What is the benefit to me of the charity being a “501(c)(3)”?
In almost all cases, you may deduct all of your donation to a 501(c)3 or tax exempt charity on your own taxes. You should always talk to your accountant or an attorney to confirm tax deductions.
You can also check with the Internal Revenue Service for more information.
How do I complain about a charity?
If you have concerns about how a charity is soliciting donations in North Carolina, please submit a Complaint Form to our office. The more information you provide to us, the better job we can do to investigate your complaint. Any complaint you submit to our office is a public record.
You may also contact the Consumer Protection Section of the North Carolina Department of Justice using their Complaint Process.
Where can I find out how to start a charity?
While we regulate and license certain charitable organizations, we do not govern the creation and maintenance of charitable organizations. If you’re interested in starting your own charity, we can recommend several information sources. The Secretary of State’s Business Registration Division has information concerning creation of a nonprofit organization in North Carolina.
We also recommend a visit to the North Carolina Center for Non-Profits site as a valuable information resource for those interested in starting a charity.
What if I want to raise money for a charity, do I need my own license?
No. If you are a volunteer who is raising money for a charity that has a license to solicit donations AND the charity is not compensating you in any way to raise those funds, then you do not need a license. However, you must get the charity’s permission in writing before soliciting donations on their behalf. Soliciting for a charity without their prior permission may violate North Carolina's solicitation laws.
If you wish to raise money from North Carolina residents for a charity as a separate business venture with the intent to generate a profit, you must apply for and obtain a license as a professional fundraiser first. Contact our office for more information.
Can I get a copy of a charity’s tax return?
For any organization licensed to solicit contributions in North Carolina, their most recent financial information will be on file and available to you through our online Search Registry. Charities have the option to provide their financial information in one of three formats: 1) the IRS Form 990; 2) an Annual Financial Form provided by the Department; or 3) an Audit. Each year, the charity will file financial records as part of the license application process.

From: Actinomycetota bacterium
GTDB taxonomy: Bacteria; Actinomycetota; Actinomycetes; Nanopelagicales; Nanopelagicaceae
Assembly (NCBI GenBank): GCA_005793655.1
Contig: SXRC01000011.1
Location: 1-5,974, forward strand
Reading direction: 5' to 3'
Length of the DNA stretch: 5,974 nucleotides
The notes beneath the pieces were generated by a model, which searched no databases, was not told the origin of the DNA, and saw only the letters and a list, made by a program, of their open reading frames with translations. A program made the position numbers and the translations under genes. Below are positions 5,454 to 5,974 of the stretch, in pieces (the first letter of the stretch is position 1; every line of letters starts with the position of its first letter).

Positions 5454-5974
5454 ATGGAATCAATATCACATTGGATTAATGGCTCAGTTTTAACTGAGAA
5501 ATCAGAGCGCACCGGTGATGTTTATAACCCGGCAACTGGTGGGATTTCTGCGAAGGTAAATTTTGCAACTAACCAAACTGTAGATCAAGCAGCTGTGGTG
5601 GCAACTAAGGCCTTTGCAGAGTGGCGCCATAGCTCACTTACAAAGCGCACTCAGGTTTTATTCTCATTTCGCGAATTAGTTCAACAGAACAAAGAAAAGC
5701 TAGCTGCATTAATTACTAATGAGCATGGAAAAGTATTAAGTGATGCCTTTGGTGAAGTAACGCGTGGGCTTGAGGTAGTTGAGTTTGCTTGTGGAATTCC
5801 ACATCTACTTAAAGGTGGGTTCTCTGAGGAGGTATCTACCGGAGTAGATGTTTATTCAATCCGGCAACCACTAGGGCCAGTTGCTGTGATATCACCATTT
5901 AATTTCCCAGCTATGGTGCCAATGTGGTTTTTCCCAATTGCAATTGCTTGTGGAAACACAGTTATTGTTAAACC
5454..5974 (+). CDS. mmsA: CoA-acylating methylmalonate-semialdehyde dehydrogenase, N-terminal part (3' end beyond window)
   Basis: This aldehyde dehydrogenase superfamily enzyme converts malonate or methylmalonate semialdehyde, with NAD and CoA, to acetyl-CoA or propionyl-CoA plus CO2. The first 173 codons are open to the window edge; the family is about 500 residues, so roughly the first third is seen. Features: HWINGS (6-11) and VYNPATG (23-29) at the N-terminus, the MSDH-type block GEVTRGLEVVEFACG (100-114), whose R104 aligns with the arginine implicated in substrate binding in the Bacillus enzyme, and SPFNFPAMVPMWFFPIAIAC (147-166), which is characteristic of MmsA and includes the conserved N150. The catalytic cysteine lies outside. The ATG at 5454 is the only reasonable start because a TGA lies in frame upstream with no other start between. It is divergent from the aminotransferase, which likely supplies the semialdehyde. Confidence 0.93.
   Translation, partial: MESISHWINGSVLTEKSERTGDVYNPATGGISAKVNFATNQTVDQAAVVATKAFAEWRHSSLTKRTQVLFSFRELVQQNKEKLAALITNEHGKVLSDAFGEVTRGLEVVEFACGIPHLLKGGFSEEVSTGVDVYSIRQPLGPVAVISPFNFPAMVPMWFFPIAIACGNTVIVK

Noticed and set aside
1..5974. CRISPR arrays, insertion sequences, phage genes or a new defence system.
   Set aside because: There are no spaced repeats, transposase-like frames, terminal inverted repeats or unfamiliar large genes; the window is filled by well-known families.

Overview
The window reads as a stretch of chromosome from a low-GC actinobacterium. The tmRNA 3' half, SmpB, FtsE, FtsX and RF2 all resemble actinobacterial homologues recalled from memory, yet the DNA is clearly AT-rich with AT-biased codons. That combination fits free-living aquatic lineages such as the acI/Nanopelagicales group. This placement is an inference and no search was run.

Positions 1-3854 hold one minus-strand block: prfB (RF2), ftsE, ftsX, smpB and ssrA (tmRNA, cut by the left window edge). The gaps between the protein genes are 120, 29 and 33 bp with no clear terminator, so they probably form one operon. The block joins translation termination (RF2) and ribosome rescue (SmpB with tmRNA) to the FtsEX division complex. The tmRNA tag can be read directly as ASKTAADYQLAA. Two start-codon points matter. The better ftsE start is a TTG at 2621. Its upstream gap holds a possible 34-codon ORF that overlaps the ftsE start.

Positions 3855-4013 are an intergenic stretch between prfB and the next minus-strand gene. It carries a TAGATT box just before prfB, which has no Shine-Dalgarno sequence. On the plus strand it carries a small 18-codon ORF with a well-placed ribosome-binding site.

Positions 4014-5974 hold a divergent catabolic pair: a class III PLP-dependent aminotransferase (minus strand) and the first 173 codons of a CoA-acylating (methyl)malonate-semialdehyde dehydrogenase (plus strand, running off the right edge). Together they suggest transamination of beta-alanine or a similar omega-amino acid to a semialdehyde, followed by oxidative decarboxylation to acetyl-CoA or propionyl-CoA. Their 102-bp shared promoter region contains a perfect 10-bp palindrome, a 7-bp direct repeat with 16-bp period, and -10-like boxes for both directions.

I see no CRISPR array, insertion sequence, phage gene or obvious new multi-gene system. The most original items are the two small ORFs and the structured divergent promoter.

How do I get my money back when I've been "scammed"?
Unfortunately, in most cases it is very difficult to recover a charitable contribution once it has been made. For that reason, it is important that donors do their research BEFORE making a donation.
Our office does not have the ability to secure refunds of donations made by donors. So, please use the information available on our website to research a charity prior to making a donation.
How can I get charities to stop calling or sending me requests for donations?
Many people think that if they have registered their phone number on the National Do Not Call Registry that should also keep charities from calling them. However, charities are exempt from the National Do Not Call Registry, which means, even if your number is listed on the national registry, a charity may still call you.
To get a charity to stop calling you, you will need to communicate directly with the charity and inform the person calling on behalf of the charity to place you on the charity’s own “no-call” list. If you receive unwanted solicitations in the mail, you can write the entity and ask them to remove you from their mailing list.
If after making these notifications you continue to receive repetitive and unwanted telephone calls or letters from charities or solicitors, please contact our office.
Where can I look to see if a charity that calls me has ever been in trouble?
CSL produces an Annual Report each year that includes a summary of enforcement activity for the year. Copies of prior years and the current year’s Report are available on our website.
How do I contact your office?
888-830-4989 (NC Residents Only)
|US Postal Service||
NC Department of the Secretary of State
PO Box 29622
Raleigh, NC 27626-0622
|Hand Delivery or Delivery Service||
NC Department of the Secretary of State
2 South Salisbury Street
Raleigh, NC 27601